Agricultural wastage is turning into a huge problem for India. Here’s why
Home to a wide array of landscapes, from mountains to deserts to delta floodplains, India is blessed with rich, arable land.
Some of the world’s best teas, rice and grains hail from India’s bountiful harvests.
And the country’s 46 soil varieties also means that a diverse range of crops are produced, many of which are exported to the rest of the world. In terms of global production, India leads with milk, wheat, pulses, rice, spices as well as plantation crops.
The food generated from India’s fields has such high yield that according to the World Economic Forum, the country has already attained food self-sufficiency.
Yet, for all its agricultural wealth, the country is struggling to feed its own.
India ranks 103rd out of 119 countries in 2018’s Global Hunger Index, a worldwide study that measures and tracks hunger at global, regional, and national levels.
The key reason for the discrepancy? Agricultural food wastage.
Wasting away under the sun
Some 194 million Indians go hungry every day, according to estimates by the United Nations’ (UN) Food and Agriculture Organization (FAO).
The organization attributes this problem to massive food wastage — about US$14 billion (€12.42 billion) worth of food is wasted in India every year.
In fact, the UN estimates that more than 40 percent of food produced in India is wasted before it reaches the consumer.
Both the government and the private sector have been grappling with food wastage for years, but at the crux of the issue lies a fundamental problem of logistics and infrastructure, said observers.
Chief Executive of the Quality Forum of the Federation of Indian Chambers of Commerce and Industry Sanjeevan Bajaj said the issues that India has with food security are “traceable to issues we have around supply chain bottlenecks, transport, and storage.”
For one thing, the harsh heat of India’s summers makes it near impossible for perishables to naturally survive long haul transport. This is compounded by the fact that a piece of fruit has to make multiple journeys, from farms to processing units to temporary storage areas and then to retail stores.
Secondly, cold storage infrastructure, a key pillar of the agricultural industry, is woefully inadequate in India. The wide variety of produce requires different storage conditions that the country’s infrastructure cannot currently support.
Cold storage infrastructure is also poorly distributed — farmers in rural areas have limited access to cold storage facilities, most of which are located in large cities.
This situation, in turn, has resulted in food inequality, said Rosa Rolle, a senior officer at FAO’s regional office. India’s modern food supply chain is “only addressing those who are at the higher level of income,” she added.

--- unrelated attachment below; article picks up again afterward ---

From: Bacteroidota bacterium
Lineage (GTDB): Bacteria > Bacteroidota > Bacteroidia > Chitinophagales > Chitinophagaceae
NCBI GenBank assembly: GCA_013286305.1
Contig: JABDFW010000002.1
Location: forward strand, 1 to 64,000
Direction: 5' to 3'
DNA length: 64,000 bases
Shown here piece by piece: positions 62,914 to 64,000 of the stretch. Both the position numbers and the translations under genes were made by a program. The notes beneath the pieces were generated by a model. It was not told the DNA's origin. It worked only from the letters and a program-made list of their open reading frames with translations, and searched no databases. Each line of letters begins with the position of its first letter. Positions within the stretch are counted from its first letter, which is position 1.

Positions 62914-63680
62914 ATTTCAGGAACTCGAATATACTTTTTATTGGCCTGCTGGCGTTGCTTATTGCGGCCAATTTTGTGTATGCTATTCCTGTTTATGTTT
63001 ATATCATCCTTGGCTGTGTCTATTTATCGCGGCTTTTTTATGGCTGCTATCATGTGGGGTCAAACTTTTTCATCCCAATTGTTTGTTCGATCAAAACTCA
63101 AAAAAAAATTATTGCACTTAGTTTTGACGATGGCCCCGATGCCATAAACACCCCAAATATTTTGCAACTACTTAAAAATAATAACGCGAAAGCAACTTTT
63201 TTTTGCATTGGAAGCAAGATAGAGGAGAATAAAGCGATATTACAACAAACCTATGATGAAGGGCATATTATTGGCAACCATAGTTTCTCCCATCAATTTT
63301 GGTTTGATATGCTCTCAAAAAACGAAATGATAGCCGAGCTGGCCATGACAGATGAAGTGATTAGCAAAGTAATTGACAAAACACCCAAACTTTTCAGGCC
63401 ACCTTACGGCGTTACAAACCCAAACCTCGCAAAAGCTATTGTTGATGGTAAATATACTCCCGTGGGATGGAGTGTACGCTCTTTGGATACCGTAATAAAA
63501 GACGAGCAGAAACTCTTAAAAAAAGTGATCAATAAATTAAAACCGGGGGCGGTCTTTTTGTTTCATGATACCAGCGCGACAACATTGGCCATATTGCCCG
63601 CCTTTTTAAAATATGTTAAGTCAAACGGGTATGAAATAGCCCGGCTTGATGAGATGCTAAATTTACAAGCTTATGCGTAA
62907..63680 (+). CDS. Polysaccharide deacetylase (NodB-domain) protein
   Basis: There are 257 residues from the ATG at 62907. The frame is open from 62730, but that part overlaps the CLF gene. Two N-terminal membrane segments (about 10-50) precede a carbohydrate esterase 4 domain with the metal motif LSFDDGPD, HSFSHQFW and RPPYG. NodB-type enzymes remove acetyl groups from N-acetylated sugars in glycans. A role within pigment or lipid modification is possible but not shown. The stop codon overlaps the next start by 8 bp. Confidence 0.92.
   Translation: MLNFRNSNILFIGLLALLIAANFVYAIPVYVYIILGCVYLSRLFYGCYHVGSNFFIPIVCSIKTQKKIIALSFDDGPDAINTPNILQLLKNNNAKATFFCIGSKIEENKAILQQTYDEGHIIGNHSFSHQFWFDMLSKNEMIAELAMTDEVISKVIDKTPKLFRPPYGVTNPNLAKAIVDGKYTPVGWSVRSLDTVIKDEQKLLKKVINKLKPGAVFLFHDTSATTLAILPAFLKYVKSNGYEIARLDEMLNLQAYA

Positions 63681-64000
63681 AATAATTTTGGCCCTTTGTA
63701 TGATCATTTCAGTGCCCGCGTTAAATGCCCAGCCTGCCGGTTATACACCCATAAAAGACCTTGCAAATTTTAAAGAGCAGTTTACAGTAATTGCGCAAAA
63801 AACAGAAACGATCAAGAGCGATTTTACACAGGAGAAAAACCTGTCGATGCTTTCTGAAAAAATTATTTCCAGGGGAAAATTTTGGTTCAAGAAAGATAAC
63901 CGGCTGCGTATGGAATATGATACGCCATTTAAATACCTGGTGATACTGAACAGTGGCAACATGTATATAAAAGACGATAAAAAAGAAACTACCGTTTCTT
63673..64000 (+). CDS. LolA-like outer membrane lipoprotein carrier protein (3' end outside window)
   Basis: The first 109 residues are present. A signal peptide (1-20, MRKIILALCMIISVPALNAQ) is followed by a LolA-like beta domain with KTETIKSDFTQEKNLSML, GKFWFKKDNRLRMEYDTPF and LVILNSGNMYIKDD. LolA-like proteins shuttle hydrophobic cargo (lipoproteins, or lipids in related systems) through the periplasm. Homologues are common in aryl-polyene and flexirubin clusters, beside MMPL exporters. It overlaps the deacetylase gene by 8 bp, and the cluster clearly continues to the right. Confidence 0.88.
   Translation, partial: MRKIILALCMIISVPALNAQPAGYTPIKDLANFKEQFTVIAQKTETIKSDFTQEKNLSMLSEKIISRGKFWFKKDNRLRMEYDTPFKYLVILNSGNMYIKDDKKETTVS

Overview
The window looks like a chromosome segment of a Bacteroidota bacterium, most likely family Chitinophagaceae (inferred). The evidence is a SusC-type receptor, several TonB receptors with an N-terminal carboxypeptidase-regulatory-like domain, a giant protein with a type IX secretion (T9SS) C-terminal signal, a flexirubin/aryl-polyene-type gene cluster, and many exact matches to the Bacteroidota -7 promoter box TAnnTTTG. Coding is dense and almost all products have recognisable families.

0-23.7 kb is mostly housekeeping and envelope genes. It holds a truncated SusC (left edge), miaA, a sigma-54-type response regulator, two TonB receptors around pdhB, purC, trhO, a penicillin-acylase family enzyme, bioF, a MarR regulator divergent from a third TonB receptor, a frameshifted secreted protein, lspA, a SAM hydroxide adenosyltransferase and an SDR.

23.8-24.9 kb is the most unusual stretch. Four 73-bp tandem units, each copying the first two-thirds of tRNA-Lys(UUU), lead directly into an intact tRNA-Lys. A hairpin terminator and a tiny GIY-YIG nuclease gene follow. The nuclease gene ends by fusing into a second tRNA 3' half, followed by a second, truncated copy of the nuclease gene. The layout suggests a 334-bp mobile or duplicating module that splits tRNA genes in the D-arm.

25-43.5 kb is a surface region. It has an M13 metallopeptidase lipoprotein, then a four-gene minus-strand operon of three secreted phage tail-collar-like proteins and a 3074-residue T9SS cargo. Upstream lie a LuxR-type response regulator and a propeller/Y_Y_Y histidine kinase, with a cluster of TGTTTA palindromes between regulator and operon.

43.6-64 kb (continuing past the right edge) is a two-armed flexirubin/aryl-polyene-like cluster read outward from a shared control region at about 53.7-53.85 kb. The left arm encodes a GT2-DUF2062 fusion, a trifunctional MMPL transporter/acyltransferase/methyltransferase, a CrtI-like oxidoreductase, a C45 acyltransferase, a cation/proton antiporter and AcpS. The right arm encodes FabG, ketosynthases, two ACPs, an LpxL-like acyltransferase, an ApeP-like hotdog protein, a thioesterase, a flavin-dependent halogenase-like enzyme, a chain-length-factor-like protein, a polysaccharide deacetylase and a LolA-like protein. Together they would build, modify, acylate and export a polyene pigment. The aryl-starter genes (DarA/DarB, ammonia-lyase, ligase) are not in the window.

Making haste with waste
Experts believe that the solution to the massive amounts of wastage is a combination of government policy, technology, and infrastructure improvements.
The Indian government is exploring a range of possible solutions.
One is to consider the transportation of produce by rail, which can be more time-efficient due to minimal disruptions. This could help slash transportation times, according to an inter-ministerial committee that aims to raise farmers’ incomes by 2022.
Another focus is to build a better network of cold chain facilities in the country. Harsimrat Kaur Badal, India’s Minister of Food-Processing Industries, said that the Indian government’s target is to build a national food grid consisting of cold chains and food parks, where the transfer of perishables is done seamlessly with minimal wastage from production to consumption.
To this end, the Indian government has embarked on an ambitious 60 billion rupee (€764 million) project called Sampada, a national scheme to develop an integrated supply cold chain for agricultural products.
Alongside these government initiatives, the private sector can also play a significant role in accelerating the move to better and more efficient cold chain solutions.
Technology is a key enabler. DHL SmarTrucking, for instance, taps on data analytics to help its drivers determine the fastest route to reach its transport destination.
“With technology-driven logistics, we are equipped to make more informed decisions with higher levels of safety and regulatory compliance, faster transit times, and real-time visibility into the status of consignments,” said Manav Verma, Chief Digital and Marketing Officer, DHL SmarTrucking India.
To further offset food spoilage, DHL also provides temperature-controlled storage environments, enabling real-time, tracking services to monitor product inventory round the clock. This increases reliability and efficiency while reducing transit time.
Further down the line, new modes of transportation could also solve many of the problems that occur in transit.
Plans are in place to build the Hyperloop, which utilizes propulsion through a vacuum tunnel, between Indian cities Mumbai and Pune. If successful, the Hyperloop will be capable of ferrying passengers or light cargo from one city to the other in under 25 minutes, which is 10 to 15 times faster than traveling by traditional rail.
With the adequate infrastructure, India stands a real chance at alleviating the wastage situation and propelling its agriculture industry onto its next wave of growth.